Trump’s travel ban betrays American values

MARC H. MORIAL | 2/19/2017, 5:58 a.m.
“Like many immigrants, we came to this country empty-handed. We believed in American democracy – that with hard work and ...

National Urban League

“Like many immigrants, we came to this country empty-handed. We believed in American democracy – that with hard work and the goodness of this country, we could share in and contribute to its blessings. We were blessed to raise our three sons in a nation where they were free to be themselves and follow their dreams. Our son, Humayun, had dreams of being a military lawyer. But he put those dreams aside the day he sacrificed his life to save his fellow soldiers … If it was up to Donald Trump, he never would have been in America.” – Khizr Khan, father of U.S. Army captain killed in Iraq, Democratic National Convention Address, July 28, 2016

Ninth Circuit Court's refusal to reinstate headed to Supreme Court

As a Republican candidate running for the nation’s highest office, Donald Trump promised an enthusiastic crowd of supporters that in the wake of the San Bernardino, California, attack – a mass shooting perpetrated by an American citizen of Pakistani descent and his wife, a Pakistani national and lawful permanent resident – he would, as president, call for “a total and complete shutdown of Muslims entering the United States until our country’s representatives can figure out what the hell is going on.” It took only a week into his new administration for now-President Trump to make good on his campaign trail promise. With the easy stroke of a pen, and a messy rollout, President Trump summarily stopped an entire class of people from entering the country, throwing airports into chaos and confusion, sparking spontaneous protests, delaying or halting family reunions and disrupting the lives of lawful immigrants both within and outside our nation’s borders.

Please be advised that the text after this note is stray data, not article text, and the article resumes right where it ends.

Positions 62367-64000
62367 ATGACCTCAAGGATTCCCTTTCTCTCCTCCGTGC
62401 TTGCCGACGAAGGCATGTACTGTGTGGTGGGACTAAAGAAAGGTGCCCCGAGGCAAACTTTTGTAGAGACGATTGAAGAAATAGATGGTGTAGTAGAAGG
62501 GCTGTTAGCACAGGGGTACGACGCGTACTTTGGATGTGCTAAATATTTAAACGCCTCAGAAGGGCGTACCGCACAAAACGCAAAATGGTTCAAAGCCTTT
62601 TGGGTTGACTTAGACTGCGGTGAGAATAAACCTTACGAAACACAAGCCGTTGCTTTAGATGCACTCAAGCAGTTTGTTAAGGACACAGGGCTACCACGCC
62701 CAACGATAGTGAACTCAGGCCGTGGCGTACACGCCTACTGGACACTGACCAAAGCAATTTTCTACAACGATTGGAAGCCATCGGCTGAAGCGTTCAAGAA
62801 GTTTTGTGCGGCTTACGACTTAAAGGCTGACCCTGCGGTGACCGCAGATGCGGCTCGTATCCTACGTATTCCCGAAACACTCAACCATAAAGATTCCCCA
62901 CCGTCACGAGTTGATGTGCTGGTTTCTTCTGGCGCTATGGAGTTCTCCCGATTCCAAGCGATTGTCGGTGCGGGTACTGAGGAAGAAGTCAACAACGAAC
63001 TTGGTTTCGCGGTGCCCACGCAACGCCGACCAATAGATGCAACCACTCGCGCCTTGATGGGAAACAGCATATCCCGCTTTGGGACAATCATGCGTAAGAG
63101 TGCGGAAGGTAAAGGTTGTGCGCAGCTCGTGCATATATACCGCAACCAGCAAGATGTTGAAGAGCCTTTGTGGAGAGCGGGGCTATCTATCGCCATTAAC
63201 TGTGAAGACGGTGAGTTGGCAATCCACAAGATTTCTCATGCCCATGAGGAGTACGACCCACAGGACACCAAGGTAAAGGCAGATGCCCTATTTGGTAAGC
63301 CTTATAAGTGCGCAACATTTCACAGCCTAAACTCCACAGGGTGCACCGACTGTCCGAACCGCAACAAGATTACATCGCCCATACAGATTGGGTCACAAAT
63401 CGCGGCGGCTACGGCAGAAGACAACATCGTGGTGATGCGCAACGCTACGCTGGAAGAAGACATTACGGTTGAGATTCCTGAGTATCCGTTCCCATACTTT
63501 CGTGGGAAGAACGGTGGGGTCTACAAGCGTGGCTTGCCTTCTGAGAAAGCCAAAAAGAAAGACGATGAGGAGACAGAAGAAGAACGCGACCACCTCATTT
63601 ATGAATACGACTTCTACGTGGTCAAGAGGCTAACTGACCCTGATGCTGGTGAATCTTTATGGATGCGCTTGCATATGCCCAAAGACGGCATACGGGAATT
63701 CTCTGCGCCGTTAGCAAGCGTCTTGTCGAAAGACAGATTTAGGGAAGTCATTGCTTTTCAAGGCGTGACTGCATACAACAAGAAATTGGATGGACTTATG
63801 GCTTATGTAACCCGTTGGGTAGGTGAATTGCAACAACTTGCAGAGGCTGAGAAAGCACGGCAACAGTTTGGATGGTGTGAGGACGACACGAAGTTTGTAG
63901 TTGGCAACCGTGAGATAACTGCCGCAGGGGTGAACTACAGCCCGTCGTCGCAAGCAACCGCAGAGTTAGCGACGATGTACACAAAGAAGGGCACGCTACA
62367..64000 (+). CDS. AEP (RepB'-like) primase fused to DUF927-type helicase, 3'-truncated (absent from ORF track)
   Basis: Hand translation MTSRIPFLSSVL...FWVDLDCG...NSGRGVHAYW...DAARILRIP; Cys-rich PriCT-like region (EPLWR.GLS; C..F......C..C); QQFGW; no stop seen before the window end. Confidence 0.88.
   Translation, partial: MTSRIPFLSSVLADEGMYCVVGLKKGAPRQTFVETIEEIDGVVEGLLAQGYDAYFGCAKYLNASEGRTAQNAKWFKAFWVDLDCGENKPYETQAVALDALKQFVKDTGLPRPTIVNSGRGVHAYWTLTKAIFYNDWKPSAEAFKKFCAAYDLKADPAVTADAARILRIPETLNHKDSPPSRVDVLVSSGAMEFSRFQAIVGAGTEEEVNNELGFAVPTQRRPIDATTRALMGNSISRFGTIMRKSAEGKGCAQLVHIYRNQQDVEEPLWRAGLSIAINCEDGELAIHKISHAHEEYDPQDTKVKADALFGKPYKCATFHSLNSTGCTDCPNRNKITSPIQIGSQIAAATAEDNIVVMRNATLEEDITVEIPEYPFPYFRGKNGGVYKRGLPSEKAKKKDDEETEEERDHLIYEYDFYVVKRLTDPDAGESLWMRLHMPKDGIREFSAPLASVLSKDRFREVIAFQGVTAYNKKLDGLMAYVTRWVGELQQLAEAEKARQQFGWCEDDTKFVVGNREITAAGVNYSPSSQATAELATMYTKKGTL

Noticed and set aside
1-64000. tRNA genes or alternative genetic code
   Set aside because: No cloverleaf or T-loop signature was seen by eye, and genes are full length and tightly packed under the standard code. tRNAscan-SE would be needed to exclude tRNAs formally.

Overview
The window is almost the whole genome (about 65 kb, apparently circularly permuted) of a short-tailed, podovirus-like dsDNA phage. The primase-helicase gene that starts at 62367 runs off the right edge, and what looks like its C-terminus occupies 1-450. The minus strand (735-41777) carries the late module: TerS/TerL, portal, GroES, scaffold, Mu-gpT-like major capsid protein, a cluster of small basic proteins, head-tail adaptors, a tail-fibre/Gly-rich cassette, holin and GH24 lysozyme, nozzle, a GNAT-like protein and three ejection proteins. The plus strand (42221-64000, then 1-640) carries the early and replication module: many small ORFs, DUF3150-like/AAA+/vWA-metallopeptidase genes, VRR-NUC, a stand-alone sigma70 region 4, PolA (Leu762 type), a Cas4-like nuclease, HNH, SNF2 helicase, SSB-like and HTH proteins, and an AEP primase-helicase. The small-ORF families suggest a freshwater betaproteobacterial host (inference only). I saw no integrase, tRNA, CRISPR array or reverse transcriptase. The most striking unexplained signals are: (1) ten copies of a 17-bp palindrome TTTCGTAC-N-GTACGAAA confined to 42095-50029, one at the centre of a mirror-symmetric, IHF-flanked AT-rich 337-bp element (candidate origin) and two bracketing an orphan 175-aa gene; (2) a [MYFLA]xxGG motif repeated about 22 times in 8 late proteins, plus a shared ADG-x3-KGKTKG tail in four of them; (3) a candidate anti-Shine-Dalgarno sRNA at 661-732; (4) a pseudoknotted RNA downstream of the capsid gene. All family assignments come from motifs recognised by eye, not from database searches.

The Protecting the Nation From Foreign Terrorist Entry to the United States executive order, along with two previous orders, triggered a blanket, targeted 90-day ban on all travelers from seven predominately Muslim countries – Iran, Iraq, Libya, Somalia, Sudan, Syria and Yemen – all deemed terrorist hotbeds. The entry of any and all refugees was suspended for 120 days, including an indefinite ban on refugees from war-torn Syria, as Trump’s administration established “new vetting measures to keep radical Islamic terrorists out of the United States of America.” The Ninth Circuit Court of Appeals in San Francisco has refused to reinstate the ban, key parts of which were suspended by a district court judge.

The administration has made clear its intention to appeal to the Supreme Court.

In the court of law, what is at stake here is defining what, if any, checks can be placed on the president’s authority to oversee and determine federal immigration policy. In the court of popular opinion, however, what is at stake here is how we define ourselves as a nation and how we will continue to define ourselves in the future and in the face of legitimate national security concerns.

Fear, fiction, alternative facts, reality and discrimination have no place in this critical discussion where lives hang in the balance on both sides of the debate.